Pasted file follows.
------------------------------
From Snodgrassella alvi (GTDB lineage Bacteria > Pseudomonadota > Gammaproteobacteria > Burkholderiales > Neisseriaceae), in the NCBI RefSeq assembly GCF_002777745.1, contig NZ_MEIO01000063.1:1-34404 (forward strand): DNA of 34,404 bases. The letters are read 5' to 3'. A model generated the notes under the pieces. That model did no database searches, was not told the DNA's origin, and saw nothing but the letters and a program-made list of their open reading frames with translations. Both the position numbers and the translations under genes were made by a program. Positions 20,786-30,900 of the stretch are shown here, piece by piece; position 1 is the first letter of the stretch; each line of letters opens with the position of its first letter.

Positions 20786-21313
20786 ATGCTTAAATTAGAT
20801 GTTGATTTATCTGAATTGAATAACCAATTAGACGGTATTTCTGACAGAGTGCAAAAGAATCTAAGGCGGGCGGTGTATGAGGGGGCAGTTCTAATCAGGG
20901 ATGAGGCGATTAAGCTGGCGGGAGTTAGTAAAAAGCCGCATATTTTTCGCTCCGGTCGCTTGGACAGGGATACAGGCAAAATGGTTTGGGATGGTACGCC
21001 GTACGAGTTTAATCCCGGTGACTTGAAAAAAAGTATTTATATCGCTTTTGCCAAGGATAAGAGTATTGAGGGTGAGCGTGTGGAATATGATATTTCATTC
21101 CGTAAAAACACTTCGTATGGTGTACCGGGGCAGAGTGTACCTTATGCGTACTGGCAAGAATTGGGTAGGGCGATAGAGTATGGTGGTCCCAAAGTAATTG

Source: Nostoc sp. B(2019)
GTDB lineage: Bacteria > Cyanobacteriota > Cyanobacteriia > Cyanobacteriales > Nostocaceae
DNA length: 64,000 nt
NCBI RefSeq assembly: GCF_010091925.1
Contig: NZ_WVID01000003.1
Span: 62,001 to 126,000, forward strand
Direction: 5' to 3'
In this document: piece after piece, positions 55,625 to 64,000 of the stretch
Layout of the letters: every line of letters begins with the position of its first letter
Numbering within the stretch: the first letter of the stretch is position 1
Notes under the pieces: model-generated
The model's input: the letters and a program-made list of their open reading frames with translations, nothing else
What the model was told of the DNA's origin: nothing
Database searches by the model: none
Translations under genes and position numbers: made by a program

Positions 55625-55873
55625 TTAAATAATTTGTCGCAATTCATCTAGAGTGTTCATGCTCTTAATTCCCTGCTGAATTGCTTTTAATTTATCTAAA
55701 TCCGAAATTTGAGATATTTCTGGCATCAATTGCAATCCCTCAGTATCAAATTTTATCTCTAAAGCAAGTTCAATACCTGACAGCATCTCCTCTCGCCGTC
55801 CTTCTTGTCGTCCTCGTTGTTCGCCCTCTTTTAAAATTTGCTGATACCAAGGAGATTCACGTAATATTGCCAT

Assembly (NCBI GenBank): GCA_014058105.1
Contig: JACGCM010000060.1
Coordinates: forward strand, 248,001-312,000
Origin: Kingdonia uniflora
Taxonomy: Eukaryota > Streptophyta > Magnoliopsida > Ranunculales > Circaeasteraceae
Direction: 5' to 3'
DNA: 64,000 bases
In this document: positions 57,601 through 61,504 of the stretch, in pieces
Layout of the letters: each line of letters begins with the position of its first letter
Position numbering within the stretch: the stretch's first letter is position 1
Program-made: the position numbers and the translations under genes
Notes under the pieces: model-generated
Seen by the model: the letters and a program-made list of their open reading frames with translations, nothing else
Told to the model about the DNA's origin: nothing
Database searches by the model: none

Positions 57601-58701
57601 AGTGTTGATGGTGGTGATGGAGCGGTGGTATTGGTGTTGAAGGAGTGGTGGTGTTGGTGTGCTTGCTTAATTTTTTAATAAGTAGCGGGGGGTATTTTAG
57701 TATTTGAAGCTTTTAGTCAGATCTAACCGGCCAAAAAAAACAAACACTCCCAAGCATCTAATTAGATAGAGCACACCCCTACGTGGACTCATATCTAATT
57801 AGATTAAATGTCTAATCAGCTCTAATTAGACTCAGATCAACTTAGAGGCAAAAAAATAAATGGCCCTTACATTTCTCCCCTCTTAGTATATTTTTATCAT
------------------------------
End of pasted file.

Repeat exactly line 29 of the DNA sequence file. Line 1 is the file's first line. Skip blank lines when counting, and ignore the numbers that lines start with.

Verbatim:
Coordinates: forward strand, 248,001-312,000